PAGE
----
USS St. Louis (1905)

St. Louis off Boston, c.1917. Photo in the collection of the US Navy History & Heritage Command.

Ship Class
Ship Type
Laid Down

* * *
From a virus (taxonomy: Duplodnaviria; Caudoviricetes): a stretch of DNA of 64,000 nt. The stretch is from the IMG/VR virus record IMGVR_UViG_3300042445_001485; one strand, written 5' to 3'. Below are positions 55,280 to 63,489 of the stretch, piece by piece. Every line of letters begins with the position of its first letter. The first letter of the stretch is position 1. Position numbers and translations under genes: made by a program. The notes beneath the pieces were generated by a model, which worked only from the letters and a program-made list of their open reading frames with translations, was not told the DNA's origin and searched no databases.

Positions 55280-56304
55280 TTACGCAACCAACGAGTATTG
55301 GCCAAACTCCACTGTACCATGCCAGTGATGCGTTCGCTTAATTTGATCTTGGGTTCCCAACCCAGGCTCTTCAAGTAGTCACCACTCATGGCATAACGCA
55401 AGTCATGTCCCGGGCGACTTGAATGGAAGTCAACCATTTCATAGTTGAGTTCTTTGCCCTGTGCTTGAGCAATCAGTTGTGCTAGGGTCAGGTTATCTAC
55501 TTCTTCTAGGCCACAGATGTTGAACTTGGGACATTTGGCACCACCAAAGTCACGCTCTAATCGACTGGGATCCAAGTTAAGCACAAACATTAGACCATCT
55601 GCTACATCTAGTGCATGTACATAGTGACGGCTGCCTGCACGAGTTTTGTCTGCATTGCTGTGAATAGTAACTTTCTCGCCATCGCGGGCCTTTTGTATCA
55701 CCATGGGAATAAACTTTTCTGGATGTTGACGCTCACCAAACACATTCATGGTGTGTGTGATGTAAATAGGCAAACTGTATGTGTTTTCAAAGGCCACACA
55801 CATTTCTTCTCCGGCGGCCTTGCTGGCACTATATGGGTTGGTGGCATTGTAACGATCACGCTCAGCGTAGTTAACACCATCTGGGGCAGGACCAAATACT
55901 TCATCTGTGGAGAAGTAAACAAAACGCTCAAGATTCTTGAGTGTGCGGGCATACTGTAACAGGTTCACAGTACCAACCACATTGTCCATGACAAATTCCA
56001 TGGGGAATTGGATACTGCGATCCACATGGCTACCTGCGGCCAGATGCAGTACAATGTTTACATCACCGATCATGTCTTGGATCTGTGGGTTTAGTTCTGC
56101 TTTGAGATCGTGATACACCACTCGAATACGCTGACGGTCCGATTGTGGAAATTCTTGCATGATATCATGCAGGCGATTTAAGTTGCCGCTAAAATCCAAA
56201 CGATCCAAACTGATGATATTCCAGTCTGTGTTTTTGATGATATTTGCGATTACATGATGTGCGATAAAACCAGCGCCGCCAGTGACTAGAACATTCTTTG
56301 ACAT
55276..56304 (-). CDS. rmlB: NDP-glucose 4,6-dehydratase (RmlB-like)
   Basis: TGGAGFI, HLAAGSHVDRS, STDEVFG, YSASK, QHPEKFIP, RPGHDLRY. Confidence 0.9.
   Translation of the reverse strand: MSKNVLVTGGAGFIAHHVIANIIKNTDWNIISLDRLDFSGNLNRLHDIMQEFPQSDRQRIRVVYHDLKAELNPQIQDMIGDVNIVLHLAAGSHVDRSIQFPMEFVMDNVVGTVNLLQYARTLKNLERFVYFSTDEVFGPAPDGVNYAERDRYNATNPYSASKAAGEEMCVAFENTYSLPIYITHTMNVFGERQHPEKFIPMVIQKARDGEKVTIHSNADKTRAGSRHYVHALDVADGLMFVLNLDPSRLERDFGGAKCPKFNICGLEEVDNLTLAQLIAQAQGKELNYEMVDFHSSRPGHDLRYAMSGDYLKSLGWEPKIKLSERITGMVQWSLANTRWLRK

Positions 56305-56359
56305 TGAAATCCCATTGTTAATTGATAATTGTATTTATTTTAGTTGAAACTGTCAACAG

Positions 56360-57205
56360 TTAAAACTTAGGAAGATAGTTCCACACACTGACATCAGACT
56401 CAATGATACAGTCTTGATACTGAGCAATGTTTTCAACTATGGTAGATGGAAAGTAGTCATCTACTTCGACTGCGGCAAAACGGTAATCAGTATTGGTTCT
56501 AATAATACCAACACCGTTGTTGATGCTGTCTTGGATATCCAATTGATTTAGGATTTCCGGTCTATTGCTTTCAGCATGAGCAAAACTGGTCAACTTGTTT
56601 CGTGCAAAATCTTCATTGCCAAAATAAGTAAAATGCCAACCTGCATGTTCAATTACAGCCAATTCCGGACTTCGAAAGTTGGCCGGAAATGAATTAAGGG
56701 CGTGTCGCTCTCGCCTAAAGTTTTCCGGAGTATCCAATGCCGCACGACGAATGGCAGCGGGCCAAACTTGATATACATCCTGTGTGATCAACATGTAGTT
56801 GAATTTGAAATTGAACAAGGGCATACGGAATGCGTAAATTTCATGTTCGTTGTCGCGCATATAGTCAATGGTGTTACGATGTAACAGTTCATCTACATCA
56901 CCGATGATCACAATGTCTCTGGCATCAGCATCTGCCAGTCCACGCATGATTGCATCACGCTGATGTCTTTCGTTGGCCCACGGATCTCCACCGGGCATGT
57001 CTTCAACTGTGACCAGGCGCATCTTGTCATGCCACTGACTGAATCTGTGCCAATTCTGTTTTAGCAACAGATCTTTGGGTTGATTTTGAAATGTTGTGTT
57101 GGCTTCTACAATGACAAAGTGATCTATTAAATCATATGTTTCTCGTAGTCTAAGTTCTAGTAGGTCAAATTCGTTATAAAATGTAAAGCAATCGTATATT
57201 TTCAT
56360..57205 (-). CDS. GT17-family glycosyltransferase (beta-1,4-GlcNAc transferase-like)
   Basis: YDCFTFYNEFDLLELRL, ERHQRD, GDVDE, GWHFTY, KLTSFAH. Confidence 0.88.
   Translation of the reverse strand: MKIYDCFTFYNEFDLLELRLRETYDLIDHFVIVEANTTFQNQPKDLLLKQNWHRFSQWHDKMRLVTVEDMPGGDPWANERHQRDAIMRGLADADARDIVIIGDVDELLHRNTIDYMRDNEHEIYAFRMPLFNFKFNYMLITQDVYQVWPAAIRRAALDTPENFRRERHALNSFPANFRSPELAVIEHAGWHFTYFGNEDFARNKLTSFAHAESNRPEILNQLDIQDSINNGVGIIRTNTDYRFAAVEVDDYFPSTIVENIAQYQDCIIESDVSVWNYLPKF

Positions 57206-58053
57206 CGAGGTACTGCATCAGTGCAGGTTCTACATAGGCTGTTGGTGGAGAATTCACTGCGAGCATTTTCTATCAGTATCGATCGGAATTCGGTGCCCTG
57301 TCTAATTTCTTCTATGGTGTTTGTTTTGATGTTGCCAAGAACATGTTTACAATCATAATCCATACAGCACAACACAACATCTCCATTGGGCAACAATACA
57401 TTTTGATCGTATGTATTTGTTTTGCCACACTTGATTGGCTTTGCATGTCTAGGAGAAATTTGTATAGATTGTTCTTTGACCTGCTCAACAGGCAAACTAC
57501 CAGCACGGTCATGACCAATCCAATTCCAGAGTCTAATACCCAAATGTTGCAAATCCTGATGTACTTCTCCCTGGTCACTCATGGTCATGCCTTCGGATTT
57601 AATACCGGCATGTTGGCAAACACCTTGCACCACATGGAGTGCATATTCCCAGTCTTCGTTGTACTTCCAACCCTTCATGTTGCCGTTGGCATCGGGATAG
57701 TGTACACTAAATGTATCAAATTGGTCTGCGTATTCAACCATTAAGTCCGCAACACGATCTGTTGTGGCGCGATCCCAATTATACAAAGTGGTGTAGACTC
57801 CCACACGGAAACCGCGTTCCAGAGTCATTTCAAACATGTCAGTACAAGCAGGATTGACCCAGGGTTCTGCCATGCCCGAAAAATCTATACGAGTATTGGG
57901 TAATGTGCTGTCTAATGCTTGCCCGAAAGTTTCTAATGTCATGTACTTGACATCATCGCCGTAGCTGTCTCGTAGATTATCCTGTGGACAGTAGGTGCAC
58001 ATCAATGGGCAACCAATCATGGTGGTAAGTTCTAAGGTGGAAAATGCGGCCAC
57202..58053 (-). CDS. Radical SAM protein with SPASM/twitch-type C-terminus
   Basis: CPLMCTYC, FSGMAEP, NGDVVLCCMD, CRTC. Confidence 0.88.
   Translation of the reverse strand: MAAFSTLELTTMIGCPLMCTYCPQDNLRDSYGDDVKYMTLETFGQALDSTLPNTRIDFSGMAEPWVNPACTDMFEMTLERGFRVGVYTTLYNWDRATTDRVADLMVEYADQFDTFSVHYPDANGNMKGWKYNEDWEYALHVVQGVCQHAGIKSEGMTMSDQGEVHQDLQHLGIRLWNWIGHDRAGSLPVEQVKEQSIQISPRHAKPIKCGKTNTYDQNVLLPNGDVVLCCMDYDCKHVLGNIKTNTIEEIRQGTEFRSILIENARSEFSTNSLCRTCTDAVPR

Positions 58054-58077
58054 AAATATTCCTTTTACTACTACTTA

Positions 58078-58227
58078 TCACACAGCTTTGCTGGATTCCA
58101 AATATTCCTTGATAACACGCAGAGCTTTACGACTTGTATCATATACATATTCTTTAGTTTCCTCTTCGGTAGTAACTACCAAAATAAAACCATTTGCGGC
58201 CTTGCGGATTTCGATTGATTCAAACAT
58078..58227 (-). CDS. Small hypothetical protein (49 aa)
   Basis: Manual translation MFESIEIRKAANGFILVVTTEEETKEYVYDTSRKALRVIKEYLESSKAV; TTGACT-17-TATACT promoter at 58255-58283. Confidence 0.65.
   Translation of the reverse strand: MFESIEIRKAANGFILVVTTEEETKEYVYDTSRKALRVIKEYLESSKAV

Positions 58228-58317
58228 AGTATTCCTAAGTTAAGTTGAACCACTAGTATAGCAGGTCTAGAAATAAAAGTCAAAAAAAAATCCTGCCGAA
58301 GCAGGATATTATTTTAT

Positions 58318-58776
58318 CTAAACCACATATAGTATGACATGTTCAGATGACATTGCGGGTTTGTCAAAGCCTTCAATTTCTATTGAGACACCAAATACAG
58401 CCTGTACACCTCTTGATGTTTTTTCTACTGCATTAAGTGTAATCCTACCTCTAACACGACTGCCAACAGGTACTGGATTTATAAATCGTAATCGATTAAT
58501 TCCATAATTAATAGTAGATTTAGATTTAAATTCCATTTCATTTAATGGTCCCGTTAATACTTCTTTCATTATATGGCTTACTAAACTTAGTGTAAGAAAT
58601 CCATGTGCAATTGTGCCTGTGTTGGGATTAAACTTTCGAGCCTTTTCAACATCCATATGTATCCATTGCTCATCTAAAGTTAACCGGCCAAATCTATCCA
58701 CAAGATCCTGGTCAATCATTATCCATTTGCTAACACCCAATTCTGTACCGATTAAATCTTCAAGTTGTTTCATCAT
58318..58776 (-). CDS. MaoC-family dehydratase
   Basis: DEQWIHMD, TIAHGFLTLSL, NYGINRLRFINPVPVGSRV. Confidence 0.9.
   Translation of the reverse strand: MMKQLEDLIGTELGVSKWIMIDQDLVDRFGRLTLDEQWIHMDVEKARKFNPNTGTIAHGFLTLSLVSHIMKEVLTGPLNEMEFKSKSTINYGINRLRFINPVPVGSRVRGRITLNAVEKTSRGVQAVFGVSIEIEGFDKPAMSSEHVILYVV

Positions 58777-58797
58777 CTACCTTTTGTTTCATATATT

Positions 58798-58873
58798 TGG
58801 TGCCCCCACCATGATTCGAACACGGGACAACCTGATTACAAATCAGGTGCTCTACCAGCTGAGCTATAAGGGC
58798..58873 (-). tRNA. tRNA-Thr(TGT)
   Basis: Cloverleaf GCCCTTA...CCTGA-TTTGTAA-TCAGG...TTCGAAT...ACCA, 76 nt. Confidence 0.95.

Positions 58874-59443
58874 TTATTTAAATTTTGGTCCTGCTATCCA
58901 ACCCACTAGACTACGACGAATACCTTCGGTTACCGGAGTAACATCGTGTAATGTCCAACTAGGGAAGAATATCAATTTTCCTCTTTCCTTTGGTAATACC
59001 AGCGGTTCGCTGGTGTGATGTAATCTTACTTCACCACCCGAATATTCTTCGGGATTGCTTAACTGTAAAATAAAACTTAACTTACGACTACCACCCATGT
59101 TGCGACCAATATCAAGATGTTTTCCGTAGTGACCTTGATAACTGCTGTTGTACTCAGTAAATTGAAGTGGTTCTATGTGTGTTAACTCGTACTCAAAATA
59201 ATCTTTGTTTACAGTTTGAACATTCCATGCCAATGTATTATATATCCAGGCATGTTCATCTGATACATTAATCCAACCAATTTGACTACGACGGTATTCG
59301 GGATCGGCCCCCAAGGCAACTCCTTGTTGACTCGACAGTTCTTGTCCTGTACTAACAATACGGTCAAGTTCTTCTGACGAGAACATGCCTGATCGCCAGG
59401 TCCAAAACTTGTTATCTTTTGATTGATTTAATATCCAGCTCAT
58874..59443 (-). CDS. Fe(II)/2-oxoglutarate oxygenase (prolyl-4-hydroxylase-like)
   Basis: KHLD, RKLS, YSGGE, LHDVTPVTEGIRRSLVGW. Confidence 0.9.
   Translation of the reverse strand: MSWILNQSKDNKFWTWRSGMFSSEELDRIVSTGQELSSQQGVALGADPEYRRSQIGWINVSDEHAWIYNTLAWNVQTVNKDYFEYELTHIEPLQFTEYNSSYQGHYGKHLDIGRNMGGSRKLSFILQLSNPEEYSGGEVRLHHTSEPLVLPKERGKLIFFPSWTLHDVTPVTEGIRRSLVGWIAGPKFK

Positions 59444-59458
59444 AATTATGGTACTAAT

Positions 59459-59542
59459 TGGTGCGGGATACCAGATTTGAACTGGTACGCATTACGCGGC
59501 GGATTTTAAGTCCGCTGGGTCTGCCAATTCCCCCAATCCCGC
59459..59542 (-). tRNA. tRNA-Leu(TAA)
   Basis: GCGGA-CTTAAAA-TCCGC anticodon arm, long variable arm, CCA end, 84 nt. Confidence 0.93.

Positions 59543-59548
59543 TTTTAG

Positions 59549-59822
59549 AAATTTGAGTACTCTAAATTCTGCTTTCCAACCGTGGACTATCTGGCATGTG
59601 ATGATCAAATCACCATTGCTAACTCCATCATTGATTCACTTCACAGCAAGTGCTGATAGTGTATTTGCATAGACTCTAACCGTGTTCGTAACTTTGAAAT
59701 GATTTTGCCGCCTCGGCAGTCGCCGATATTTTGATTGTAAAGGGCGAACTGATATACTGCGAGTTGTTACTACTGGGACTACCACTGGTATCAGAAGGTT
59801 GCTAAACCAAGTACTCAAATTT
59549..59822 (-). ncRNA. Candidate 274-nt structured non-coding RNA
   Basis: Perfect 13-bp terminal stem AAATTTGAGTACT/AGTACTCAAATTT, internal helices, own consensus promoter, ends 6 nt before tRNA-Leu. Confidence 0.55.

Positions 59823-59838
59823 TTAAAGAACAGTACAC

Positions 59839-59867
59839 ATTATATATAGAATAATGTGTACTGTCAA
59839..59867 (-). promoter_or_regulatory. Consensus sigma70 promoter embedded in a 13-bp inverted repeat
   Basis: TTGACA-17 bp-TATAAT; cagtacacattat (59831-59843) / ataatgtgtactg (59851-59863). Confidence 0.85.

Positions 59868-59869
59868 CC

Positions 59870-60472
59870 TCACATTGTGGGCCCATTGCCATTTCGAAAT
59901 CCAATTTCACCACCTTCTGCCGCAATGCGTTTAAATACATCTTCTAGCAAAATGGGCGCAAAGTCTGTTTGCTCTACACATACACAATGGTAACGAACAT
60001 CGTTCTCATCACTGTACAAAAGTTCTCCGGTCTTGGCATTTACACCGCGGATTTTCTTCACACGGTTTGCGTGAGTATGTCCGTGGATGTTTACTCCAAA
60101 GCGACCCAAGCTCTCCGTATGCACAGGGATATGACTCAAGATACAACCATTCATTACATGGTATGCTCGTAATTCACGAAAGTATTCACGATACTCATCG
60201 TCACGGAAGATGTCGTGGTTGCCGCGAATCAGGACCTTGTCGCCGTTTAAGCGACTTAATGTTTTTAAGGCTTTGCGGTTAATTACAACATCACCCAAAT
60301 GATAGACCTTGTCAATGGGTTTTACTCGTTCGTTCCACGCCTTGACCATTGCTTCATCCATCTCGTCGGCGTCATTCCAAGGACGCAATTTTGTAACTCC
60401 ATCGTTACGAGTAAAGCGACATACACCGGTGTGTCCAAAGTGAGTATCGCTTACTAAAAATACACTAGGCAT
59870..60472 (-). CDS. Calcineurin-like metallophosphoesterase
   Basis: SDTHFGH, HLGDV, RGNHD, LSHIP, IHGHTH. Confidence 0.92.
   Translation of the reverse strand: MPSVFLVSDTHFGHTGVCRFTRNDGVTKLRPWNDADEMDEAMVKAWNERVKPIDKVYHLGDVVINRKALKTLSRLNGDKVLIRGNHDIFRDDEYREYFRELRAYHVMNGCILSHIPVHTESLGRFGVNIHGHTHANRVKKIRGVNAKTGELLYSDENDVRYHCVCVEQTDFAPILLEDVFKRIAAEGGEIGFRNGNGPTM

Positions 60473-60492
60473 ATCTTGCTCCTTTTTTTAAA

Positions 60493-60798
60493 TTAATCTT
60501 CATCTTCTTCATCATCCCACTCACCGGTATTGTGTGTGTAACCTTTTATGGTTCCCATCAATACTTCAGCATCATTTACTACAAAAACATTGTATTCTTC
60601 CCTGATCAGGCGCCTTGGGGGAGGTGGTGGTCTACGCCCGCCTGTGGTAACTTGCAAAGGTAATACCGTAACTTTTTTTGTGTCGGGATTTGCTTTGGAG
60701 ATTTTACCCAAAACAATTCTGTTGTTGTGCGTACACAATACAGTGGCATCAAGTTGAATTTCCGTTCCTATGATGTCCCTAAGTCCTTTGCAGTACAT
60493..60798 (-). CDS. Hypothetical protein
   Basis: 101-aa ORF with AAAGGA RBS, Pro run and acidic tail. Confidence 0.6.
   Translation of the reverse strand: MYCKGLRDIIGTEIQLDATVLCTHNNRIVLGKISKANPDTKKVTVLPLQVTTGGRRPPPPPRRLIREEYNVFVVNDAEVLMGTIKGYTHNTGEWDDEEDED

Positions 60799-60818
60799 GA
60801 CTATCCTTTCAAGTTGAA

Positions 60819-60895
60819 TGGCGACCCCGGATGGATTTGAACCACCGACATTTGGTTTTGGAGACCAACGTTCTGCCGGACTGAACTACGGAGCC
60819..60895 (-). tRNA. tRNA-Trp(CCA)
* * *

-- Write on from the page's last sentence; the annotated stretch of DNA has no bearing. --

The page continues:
The USS St. Louis (C-20) was the lead ship of a class of protected cruisers. Laid down in 1902, she commissioned on 18 August, 1906, and was assigned to the Pacific Fleet. She spent most of her time there cruising off Central and South American countries, and was placed in reserve in November, 1909, and decommissioned in December, 1910. She was recommissioned a year later, but remained in reserve, serving as a receiving ship until July, 1911. She spent the next five years cycling between the reserve fleet and acting as a receiving ship, until dispatched to Pearl Harbor in July, 1916, acting as a tender for Submarine Division 3. St. Louis' crew seized the German sloop Geier in February, 1917, to prevent the Germans scuttling their ship. Upon American entry into World War I, St. Lois was assigned to convoy duty in the Atlantic, and departed the Pacific in late April. She conducted seven convoy runs by Wars end, and carried a US delegation to a conference in Europe in October, 1917. As soon as the Armistice was signed, St. Louis began making transport runs to bring American soldiers back home. In seven trips, she carried back 8,437 soldiers. Re-designated CA-18 in July, 1920, she was assigned to the European Squadron, and soon was participating in the Allied Intervention in Russia, evacuating refugees, and providing humanitarian relief through the Turkish Revolution. She began her homeward trek in September, 1921, and was decommissioned on 3 March, 1922. St. Louis remained in reserve for eight years, before she was sold for scrap in August, 1930, in accordance with the London Naval Treaty.